The key to weaning squeaky wheels is to boost their confidence and make them more independent.
Your high-cost producers are in the upper-left corner of the leadership matrix. They deliver great results, but they consume a lot of your time and energy. The squeaky wheel is the epitome of a high-cost producer. They need to be weaned off of taking up all of your time.
Your goal with a squeaky wheel is to make them more independent. Make their check-ins less frequent. Limit their ability to just drop in and talk. Provide them boundaries within which they’re expected to make decisions on their own. Try boosting their confidence in their abilities so they’ll be more independent.
To improve a squeaky wheel’s performance, leaders must take control of their interactions with them. Put structure to those interactions. Reduce the likelihood that they overuse informal channels with you, like sending you emails or just picking up the phone and calling. Give them clear parameters where they should act autonomously, and reward or praise them when they do.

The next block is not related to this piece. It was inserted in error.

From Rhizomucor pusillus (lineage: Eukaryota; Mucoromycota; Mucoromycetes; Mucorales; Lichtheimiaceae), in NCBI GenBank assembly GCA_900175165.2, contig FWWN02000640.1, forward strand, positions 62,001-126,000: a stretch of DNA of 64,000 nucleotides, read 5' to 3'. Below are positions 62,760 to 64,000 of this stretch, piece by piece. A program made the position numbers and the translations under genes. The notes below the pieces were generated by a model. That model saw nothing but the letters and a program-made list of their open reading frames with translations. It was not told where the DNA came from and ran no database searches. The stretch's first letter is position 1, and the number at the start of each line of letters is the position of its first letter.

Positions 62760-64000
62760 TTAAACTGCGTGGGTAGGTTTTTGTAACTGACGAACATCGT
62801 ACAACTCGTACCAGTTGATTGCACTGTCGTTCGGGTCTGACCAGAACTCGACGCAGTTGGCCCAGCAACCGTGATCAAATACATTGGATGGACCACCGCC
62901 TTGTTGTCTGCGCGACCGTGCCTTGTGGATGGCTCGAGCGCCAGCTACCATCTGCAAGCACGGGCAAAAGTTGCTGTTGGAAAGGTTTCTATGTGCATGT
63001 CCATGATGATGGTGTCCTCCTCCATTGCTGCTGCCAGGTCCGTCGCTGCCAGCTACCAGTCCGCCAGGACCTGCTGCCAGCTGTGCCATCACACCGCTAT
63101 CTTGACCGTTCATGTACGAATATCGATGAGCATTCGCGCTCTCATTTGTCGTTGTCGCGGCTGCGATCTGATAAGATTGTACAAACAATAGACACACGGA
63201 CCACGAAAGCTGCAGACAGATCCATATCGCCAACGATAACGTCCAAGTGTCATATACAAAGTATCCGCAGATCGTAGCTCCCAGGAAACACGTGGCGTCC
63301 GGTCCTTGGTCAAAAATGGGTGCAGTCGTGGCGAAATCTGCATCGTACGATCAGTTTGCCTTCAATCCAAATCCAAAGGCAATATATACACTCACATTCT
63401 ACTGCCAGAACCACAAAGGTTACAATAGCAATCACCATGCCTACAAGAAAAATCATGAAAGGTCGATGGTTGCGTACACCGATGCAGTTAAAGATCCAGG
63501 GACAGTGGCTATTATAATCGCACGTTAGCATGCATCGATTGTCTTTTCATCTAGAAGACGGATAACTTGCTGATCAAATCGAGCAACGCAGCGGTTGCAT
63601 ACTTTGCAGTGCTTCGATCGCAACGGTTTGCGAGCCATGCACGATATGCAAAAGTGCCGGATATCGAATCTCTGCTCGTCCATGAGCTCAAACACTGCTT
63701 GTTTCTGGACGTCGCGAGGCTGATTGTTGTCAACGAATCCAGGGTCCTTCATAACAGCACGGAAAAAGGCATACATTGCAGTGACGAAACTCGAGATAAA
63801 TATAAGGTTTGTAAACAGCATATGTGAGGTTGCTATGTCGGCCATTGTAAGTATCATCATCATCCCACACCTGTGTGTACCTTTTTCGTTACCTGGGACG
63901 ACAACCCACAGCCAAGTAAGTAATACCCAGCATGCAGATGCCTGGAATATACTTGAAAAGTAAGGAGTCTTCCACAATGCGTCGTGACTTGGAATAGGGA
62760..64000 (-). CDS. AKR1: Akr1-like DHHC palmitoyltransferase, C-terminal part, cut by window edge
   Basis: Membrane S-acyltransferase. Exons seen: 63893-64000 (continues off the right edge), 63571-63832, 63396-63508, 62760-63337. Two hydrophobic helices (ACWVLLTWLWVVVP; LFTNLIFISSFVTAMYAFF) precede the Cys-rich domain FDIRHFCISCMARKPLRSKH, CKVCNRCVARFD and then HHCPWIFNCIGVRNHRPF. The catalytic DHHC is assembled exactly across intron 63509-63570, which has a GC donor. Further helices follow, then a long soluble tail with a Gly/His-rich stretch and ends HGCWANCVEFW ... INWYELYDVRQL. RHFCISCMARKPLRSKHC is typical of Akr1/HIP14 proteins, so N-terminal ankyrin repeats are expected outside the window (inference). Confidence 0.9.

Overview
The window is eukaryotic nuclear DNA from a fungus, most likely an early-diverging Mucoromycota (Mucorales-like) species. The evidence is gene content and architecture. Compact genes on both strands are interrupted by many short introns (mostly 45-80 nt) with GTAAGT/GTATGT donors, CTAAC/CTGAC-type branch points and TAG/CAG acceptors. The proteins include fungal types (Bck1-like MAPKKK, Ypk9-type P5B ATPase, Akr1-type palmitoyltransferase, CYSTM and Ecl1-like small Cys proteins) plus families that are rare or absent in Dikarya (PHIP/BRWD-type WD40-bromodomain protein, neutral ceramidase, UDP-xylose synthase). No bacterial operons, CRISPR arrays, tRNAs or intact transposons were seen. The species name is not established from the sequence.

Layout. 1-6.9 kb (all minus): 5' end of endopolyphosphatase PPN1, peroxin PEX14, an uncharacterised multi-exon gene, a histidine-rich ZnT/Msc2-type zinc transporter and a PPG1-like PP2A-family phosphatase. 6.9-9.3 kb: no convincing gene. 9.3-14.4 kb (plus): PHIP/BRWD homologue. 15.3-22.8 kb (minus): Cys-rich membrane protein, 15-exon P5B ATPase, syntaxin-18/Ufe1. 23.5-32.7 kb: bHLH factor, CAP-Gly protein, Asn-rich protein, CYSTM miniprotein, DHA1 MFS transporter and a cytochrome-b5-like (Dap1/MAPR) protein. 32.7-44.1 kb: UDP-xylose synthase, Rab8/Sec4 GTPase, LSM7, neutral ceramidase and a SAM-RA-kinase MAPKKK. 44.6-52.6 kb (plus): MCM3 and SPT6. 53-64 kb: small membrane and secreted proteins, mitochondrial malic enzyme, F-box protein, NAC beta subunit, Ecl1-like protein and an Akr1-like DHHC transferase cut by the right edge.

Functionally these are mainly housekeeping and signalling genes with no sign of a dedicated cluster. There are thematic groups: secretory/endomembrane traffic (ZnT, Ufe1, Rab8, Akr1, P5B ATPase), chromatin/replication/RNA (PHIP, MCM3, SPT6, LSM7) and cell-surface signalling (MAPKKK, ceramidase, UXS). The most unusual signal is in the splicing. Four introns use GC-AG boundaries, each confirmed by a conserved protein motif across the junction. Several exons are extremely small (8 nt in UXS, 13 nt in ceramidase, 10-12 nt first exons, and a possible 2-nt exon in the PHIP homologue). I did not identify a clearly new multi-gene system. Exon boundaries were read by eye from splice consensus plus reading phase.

I had one squeaky wheel on my team who was constantly in my office, and I would always talk with him because he was delivering great results and working on cool projects. Eventually I figured out how much of my time he was consuming, and I decided to make a change. I went to him and said, “Hey, from now on, any decision that’s below $50,000 you need to make it. Just tell me after you’ve made it. I trust that you’re gonna make the right call. When it’s above $50,000, make sure you involve me earlier.”
What happened was all those small decisions were no longer coming across my desk. All that time I had previously been spending on $5,000 or $10,000 decisions became my time again that I could spend somewhere else. The benefit of more effectively leading a squeaky wheel and weaning them off of the need to see you and talk with you all the time is that you reclaim your leadership capital. You can invest that leadership capital in other team members who need it more. You’re also building this individual’s self-sufficiency. You set them up for success and encourage them to be a higher performer on their own.
With a squeaky wheel, the sooner you can pull back from the amount of time and energy you invest in them, the faster you’ll be able to reinvest that time and energy in other members of your team.
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